Are you planning a destination wedding? I completely get why you would want to marry overseas or elsewhere in Australia; I love weddings, I love travel… why would a destination wedding not be an attractive proposition?
Whether you’re having an intimate elopement on the beach in Bali, or a celebration in Marrakesh surrounded by all your family and friends, you’ll need someone to conduct your wedding. And, if you’re looking for a creative, warm, professional yet fun celebrant, then I could be the right person for you.
Travelling is one of my passions, and I will do all I can to make your destination wedding ceremony exactly as you hope. I’ve been fortunate enough to conduct ceremonies in many countries including the UK, Egypt, France and Bali and I love, love, love working with couples to make sure their dream destination ceremony becomes a reality.
How It Works
I am registered to deliver legal ceremonies in Australia. I can do non-legal ceremonies anywhere in the world. The way I usually work couples getting married overseas is:
After at least a month, or any any date agreed (but no more than 18 months from NOIM lodged) I’ll conduct a basic, legal only ceremony with at least two witnesses. From this point onwards you are legally married. This can be done before or after your destination wedding.
During the above I work with you to develop a personalised ceremony as per my Full Works package
I travel to your ceremony destination in time for the rehearsal (if you are having one) or for your ceremony
My charges are standard fees plus travel costs such as flights, accommodation for the night before the rehearsal until the day after the ceremony. I also request reimbursement for any specific wedding-related expenses (such as taxis to the venue).
If you’d like to chat further about your destination wedding, or for a more specific quote, please do not hesitate to contact me at email@example.com or on 0478 041227 or fill in my contact form.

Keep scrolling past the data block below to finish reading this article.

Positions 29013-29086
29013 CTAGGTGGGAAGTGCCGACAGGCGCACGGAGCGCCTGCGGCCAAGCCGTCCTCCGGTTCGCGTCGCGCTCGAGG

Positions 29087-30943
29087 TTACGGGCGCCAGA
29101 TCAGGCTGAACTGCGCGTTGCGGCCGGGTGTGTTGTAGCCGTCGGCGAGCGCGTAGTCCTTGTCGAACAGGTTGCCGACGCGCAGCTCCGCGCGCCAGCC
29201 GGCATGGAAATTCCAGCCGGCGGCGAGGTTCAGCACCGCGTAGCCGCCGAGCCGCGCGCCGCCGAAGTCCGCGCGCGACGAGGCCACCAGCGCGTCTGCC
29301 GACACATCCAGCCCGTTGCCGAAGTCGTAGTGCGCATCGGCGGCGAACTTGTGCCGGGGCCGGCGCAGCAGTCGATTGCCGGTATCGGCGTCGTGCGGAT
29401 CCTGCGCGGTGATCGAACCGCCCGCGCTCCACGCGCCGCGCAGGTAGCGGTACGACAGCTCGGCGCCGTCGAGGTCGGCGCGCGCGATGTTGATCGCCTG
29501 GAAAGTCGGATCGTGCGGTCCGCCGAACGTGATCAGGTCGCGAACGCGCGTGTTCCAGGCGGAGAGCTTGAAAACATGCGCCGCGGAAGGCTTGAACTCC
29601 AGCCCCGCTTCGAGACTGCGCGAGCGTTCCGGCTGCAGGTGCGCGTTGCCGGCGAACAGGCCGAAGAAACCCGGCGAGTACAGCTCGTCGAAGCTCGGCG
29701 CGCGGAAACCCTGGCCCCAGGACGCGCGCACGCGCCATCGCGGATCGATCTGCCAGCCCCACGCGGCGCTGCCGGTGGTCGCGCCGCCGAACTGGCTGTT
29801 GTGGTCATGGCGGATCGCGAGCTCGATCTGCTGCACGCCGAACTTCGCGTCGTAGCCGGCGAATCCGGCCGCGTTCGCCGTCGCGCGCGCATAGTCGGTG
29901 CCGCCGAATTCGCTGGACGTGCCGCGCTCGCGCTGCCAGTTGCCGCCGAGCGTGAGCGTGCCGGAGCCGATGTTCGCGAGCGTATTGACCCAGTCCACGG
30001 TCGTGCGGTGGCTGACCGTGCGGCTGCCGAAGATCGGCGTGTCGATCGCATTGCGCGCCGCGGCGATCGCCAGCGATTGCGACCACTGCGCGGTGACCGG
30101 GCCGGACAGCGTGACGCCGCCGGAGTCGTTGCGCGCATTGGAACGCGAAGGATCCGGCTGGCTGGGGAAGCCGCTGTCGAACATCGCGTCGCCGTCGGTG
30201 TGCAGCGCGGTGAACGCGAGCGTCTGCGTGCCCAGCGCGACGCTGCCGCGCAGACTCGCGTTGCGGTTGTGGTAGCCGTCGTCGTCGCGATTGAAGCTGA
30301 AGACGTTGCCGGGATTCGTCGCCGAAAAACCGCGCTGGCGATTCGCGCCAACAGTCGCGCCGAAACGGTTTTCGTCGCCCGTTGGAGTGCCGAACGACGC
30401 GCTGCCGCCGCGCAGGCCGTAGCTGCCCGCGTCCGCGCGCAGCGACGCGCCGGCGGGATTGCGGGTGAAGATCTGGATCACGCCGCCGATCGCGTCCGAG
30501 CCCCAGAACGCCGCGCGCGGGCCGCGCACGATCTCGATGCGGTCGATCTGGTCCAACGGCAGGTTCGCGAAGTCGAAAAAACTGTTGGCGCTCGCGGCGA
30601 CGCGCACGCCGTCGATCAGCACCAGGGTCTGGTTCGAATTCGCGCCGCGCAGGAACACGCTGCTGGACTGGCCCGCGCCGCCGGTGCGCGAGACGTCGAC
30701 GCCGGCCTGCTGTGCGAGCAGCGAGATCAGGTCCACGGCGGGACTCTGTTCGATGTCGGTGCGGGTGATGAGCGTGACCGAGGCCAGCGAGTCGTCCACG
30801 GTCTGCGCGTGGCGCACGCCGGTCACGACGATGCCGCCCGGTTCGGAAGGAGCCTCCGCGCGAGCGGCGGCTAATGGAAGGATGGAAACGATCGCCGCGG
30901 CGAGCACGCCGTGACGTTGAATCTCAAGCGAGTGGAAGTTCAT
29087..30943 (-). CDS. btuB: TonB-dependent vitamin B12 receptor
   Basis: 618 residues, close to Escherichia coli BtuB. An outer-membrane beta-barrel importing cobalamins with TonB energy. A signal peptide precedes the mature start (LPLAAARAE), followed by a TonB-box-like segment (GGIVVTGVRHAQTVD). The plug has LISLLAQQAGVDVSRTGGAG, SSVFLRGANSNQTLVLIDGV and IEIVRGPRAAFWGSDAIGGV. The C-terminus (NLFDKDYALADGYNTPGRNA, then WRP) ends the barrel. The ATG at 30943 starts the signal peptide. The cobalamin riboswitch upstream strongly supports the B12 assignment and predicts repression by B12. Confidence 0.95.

PS If you are looking to hold your destination wedding as an elopement, read here for tips on how to do this.
When an important person in your life isn’t able to attend your wedding, it can be hard. Whether it’s because they have died or are unable to travel to your wedding, you may be considering ways to acknowledge them. If so, what is the best way to do so, and how?
To Acknowledge or Not?
This is something that only you can decide. In my experience, acknowledging a person who is notably absent can address the elephant in the room.
I conducted a wedding where the brother of the groom had passed only recently. The groom wanted his absence acknowledged in the ceremony. So I said ‘Dave, has asked me to acknowledge his little brother, James, who I’m sure is in many of your thoughts today. Although James is not here, it does feel like he’s looking on, and probably having a bit of a laugh seeing Dave all suited and nervous. Although his absence is felt deeply, think of him with a smile. Imagine him taking full advantage of the free bar and throwing a shape or two on the dance floor later on.’
After the ceremony, the groom’s parents came and spoke to me. They explained that they were so grateful that James had been acknowledged. They had been worried that the whole day would go by without him being mentioned.
At another ceremony, the bride’s grandmother was too poorly to travel. The relationship between the two of them was very close. She explained to me that her grandmother had had a dream where the bride had married in olive green which was her grandmother’s favourite colour. I suggested that I wore one of my frocks which was in this colour and she loved this idea. During the ceremony I explained I was wearing this specifically in honour of her Grandmother. After the ceremony the bride sent her grandmother an extract of the ceremony where this was mentioned.
However, acknowledging someone with words may feel too upsetting, and there are other, less explicit, ways of doing so.
Whether you have a photo of your loved one somewhere near the ceremonial area or chose to carry a photo in your bouquet or pinned to your jacket, having a photographic reminder can be a wonderful way of feeling as if they are close by you throughout the day.
A sensitive, yet fun inclusion could be serving your loved ones favourite drink or food, or making something from one of their recipes. Alternatively, you could have one of their favourite songs played or, if the lyrics work, read by a friend or family member during the ceremony.
Whether it’s a fragment of your loved one’s wedding dress, his favourite tie, a hand-written note, their names embroidered into your dress, or a piece of jewelry or cuff-links worn, this can be a subtle, yet memorable way of including them in your day.
You may want to leave a seat for your loved one, either within the ceremony area, or in a more discrete area. This could be under a tree with one of their favourite flowers or a bottle of their drink so people can go and have a private moment and remember them.